Barbara Hawkins is Coaching Life Skills - A Better Life Using Meditation, The Silva Method, Silva Life System, Silva Intuition Training, Hypnosis, NLP, EFT, Spirituality and more
The following letter, written by my friend and colleague Del Morrill, is a wonderful reminder that we move through life on the shoulders of our ancestors. In this particular case, on the shoulders of our mothers.
With many thanks, here's her story:
Very recently I found an article about Betty Friedan, whose Feminine Mystique literally changed the world of women, children AND men. Because I was involved to some extent in the Women's Liberation Movement and felt freed myself from thinking I'd been alone in my frustrations, I started to do some reflecting on the changes that have occurred in my life as a result of the courage of many other women.
I notice how many more elders I am getting in my practice these days - we are an aging world and you will see more and more people trying to find ways to cope, not only with their own aging experiences, but with the radically different world they are in as compared to their own growing up. To this end, it is helpful to understand the great difference that people of the later decades have gone through, compared with life as it is now, for women and for men. I thought it might be helpful to publish a response I wrote to a male friend who asked how the lives of women had changed in my 80 years. Perhaps it might be helpful in your own professional and personal life, especially in how these changes have affected women and men like yourselves.
You ask for stories, Steve, so I'll do my best in a fairly short time:
I'm now 80, so I grew up in a very different time for girls and young women. We had few choices in what we could do. Below are just a few of them, which led me to become awakened by and active in the Women's Liberation Movement, and my continued concern beyond these shores for women everywhere. I have seen our society change a great deal - and I believe it's been changing, mostly for the good, at least in this country and others that have embraced more modern changes. This is especially true for women as they have been able to participate more and more fully in life as equal partners with men - especially in areas that involve decision-making.
In school classes I used to get "shushed" by other girls, and later, young women, for asking questions. When we dated, we were NEVER to reveal ourselves as smarter than the boys, or more skilled - in fact we learned to purposely "lose" games, etc.; and our dates consisted of being "enraptured" by whatever the guy said, no matter how boring. They had little interest in what we had to say - and just like many today, our bodies were far more important than anything in our brains.
Basically, you were not really considered a woman unless you got married. You either got married or, if working, you quit work if you got married. You even quit great careers if you got married - be it a ballerina, great pianist or singer, or whatever. It was simply assumed that, in no way, could you be an artist and married. Those who worked (until they could get married) had about 3 choices - teaching, nursing or secretarial. Women who tried to get into other professions usually had a truly hellish time of it - and I thank God for their courage in persisting.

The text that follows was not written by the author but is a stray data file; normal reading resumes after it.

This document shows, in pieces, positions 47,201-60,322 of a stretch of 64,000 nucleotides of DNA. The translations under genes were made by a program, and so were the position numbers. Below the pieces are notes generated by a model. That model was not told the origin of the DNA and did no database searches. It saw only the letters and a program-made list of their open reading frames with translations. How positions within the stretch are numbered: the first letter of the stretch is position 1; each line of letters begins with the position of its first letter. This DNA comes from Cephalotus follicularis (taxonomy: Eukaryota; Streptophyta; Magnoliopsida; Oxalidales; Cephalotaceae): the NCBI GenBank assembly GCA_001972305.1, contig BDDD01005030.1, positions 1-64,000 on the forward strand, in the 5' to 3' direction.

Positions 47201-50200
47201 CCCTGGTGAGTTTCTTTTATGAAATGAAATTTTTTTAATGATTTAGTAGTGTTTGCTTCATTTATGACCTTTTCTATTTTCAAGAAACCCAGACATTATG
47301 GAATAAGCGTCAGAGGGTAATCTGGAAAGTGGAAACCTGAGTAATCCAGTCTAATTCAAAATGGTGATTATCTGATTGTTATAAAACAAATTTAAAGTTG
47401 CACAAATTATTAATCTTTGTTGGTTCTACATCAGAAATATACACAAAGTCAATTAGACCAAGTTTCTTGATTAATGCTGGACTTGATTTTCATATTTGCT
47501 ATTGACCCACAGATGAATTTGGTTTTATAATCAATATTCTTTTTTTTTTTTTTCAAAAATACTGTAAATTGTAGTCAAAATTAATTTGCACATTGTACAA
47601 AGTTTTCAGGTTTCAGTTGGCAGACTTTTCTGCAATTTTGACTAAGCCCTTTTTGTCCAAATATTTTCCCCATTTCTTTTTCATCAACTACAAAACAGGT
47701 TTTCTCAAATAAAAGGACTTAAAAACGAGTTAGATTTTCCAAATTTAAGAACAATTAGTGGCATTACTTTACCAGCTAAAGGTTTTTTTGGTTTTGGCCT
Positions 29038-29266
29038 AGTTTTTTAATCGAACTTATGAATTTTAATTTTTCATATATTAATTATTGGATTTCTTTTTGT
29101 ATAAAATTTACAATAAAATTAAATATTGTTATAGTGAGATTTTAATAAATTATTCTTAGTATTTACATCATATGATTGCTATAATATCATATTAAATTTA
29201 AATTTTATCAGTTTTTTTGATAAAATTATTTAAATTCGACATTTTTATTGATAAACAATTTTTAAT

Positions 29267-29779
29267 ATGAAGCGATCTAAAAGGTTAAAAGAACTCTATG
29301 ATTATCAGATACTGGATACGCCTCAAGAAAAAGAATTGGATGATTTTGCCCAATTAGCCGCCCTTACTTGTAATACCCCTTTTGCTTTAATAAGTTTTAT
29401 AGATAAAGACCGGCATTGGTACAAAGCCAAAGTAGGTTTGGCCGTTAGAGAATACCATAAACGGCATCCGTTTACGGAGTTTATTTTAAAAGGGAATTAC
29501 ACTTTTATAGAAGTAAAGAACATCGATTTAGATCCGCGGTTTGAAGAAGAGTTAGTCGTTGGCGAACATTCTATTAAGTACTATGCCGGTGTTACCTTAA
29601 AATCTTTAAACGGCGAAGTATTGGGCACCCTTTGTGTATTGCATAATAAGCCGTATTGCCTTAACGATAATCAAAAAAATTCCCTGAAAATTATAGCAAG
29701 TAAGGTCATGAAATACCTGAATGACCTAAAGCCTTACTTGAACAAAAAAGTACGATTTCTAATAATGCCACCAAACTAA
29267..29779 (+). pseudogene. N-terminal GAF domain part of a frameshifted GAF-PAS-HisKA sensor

Up until only recently, when you saw pictures of the hours of people going to work, it would show a sea of men's hats. When I first started traveling in business, people were shocked that I was by myself with a briefcase - it was unheard of to most. And, breakfast at the Hilton was with all-male clientele - not a woman in the place mid-week. Of course, the fact that I needed a room in the hotel raised eyebrows, offering a second key, with the expectation that I would be seeing non-client males on the side. In restaurants it was not unusual to be given the worst table by the most traffic, and get very little service.
At that time you never saw a female doctor, or a female lawyer, or a female business executive. The only women you saw in offices were secretaries. And, definitely, there were NO women in Congress anywhere to be seen by the public. They might be the ones to guide you through the Capital Bldg or White House on a tour, but that was about it. It simply was assumed everywhere that women really were not up to making important decisions. So, women learned to try to maneuver, in whatever way they could to influence
their husbands who made the decisions.
Of course, women weren't even in mid-management (let alone top management) in the business circle up until the late 70's. In fact, I was one of the first in NYC to move into mid-management from a secretarial-office manager position - yet my salary was not raised, and it was one half of the man next to me who did the same job, only a hell of a lot less work than I did. When Metropolitan Life asked me to come on board to train as head of their all-male sales dept., they offered me the same salary I was currently getting. I declined - not so much due to the salary, as to the fact that I didn't want to go into the insurance business - even in NYC!
You don't have to look far to get some idea of that if you ever are into the old classic movies. These movies also are very revealing about the attitudes of men toward women, by the way - and, no doubt, vice versa. Just pay attention to the dialogue the next time you watch them and see how many out-dated cliques you can find. Put-downs of women were very common - she runs like a woman, she throws like a girl, she drives like a woman, etc. - those are a meager few of the many comments that inferred our inferiority. (I think "you throw like a girl" is still pretty popular!) If women protested in any way they were called names - it was common to be referred
to as a ball-cutter, bitch - you name it., if you happened to be a self-confident and strong woman. Such a woman seemed to be very threatening to men at that time - although, sometimes I wonder if that has ever gone away, even in our culture.